Shah Revives Forgotten Textile Artistry

Award-winning textile designer Gaurang Shah honoured the heritage of the nation’s textiles by showcasing “long forgotten” embroideries such as Mochi, Parsi Gara, Petit Point, and Kasuti, among many others on the runway with his latest collection ‘Gulal’.

It was a housefull for Gaurang, who showcased over 40 ensembles comprising of 30 lehengas and 10 sarees, each a testament to the intricate craftsmanship of India’s weaves on day 2 of Lakme Fashion Week x FDCI.

The presentation began with a live music performance by Germany-based medical engineer and singer Hardik Chauhan, who is known to perform Gujarati folk numbers. He was joined by the models, who did garba.

This was followed by a playful tale of Radha and Krishna’s Holi antics by Kathakali dance, which is associated with spirituality.

The collection, which took over a year to create featured ghagras and sarees, which according to the designer highlighted the “long forgotten embroideries like Mochi, Parsi Gara, Petit Point and Kasuti, Phulkari, Kutch and Kashmiri.”

“The dynamic designs line up hinted at the glory of yesteryears, the luxuries that are now rare and opulent,” the designer said.

The 40 exquisite garments consisted of Jamdani, Jacquard, and Dobby, which are the dynamic weaving techniques used to create textiles in hand charkha Khadi, fine cotton, silk matka, and other natural silks.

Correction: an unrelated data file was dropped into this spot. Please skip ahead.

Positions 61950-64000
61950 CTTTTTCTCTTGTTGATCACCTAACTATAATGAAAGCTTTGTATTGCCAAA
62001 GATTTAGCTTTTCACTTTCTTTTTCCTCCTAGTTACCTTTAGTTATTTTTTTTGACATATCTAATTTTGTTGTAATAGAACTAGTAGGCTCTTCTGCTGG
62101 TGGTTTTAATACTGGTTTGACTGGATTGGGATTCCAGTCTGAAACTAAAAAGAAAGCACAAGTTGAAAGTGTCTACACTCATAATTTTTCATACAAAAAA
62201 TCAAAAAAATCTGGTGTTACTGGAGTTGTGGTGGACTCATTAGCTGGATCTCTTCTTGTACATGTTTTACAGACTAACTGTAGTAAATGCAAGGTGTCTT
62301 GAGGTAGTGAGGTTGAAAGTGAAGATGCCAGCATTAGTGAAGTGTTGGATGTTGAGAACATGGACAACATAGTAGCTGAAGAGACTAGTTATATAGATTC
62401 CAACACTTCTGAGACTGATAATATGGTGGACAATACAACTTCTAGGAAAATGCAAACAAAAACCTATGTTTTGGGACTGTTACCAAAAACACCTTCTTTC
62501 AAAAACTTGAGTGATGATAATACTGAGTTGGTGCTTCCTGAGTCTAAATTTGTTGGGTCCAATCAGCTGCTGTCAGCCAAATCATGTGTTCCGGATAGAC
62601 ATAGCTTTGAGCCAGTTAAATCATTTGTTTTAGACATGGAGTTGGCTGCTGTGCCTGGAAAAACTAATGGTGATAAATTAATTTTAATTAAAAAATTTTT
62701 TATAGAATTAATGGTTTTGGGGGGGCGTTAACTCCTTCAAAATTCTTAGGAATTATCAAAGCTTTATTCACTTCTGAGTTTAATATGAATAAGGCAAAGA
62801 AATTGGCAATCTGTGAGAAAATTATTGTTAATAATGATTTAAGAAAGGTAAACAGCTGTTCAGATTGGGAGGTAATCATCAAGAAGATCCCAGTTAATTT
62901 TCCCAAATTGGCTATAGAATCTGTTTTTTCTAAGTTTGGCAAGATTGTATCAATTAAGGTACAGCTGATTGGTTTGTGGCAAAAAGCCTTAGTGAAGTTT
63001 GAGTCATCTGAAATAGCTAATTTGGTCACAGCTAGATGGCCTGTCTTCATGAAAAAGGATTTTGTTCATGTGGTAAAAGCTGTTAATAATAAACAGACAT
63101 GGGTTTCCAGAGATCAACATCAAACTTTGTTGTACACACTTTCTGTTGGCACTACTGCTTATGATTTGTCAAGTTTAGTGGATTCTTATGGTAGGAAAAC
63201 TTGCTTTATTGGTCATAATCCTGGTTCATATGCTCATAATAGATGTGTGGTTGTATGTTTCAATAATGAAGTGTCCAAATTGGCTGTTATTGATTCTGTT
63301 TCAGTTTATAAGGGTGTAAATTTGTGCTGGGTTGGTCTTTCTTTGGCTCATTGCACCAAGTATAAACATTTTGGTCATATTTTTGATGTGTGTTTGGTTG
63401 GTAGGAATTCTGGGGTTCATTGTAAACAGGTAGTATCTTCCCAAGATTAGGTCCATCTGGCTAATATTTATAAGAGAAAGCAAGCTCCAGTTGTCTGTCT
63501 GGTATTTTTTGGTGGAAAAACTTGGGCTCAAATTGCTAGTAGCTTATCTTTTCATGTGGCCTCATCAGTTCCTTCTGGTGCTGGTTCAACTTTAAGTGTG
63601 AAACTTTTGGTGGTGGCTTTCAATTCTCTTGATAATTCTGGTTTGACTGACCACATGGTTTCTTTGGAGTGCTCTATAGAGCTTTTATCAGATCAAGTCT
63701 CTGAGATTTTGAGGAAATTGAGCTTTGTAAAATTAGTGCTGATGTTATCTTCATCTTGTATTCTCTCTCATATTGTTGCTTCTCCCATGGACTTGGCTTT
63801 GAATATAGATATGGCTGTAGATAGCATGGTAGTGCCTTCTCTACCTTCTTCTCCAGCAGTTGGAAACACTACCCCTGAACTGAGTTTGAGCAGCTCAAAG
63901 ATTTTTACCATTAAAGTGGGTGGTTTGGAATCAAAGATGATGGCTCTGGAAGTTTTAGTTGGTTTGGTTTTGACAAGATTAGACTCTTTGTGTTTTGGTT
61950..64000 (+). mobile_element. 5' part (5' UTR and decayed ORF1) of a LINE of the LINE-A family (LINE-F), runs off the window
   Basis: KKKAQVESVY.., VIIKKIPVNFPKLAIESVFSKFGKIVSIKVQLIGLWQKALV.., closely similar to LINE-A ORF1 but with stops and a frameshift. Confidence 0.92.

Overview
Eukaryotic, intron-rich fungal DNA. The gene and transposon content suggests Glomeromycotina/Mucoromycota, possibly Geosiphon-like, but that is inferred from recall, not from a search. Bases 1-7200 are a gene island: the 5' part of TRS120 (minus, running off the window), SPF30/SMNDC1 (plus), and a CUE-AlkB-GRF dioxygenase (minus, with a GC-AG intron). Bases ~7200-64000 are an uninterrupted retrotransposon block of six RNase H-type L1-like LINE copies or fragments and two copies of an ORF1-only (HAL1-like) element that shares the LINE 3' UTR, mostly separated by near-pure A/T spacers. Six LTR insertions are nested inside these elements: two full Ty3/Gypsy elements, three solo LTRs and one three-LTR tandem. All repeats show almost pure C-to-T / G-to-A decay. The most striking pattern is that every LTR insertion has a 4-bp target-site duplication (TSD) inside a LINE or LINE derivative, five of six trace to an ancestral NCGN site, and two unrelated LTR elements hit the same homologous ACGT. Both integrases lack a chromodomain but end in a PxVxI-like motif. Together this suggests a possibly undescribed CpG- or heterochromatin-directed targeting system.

Shah described the colour palette as “standing for purity, sincerity, and peace and is worn particularly in the Spring season of Phalgun.”

As per the designer: “The weaves are made with virtues of patience and precision that each artisan practices while hand weaving each textile. Their emotions and traits are woven into each line. Each piece of GULAL will be a combination of three different textiles of India.”

Regal Showcase at Lakme Fashion Week x FDCI

It was a complete royal affair as veteran designer Rajesh Pratap Singh showcased his latest collection on the first day of the Lakme Fashion Week x FDCI here on Wednesday.

However, it soon turned into a pet party as two four-legged furry friends joined the models to bring the curtains down on the show.

Before Singh showcased his capsule collection, which was in collaboration with polo-wear brand La Martina, fashion lovers were treated to a glimpse of the ‘sport of the kings’ – a polo match at the Mahalakshmi Race Course.

A carefully picked playlist featuring songs such as ‘Who’s gonna ride your wild horses’, ‘Riders of the storm’, and ‘Horse Soldier’, gelled perfectly with the theme of the show, as the horses and the polo game took the centre stage to be the inspiration behind the collection.

The silhouettes featured in Pratap’s collection included Jodhpuri pants, blazers, polo T-shirts, and shirts, all in the rich hues of royal blue, gold, ivory, and burnt orange, among others.

However, during the end, the show earned several “awes” after a stray dog ran and joined the group of models, who strutted towards the paparazzis to strike a final pose for the collection.

Another stray dog stood right in front of the cameras, while the models posed along with a polo player for the final picture.

All in all, the show was a complete hit — as the collection earned the claps, while the strays stole the limelight.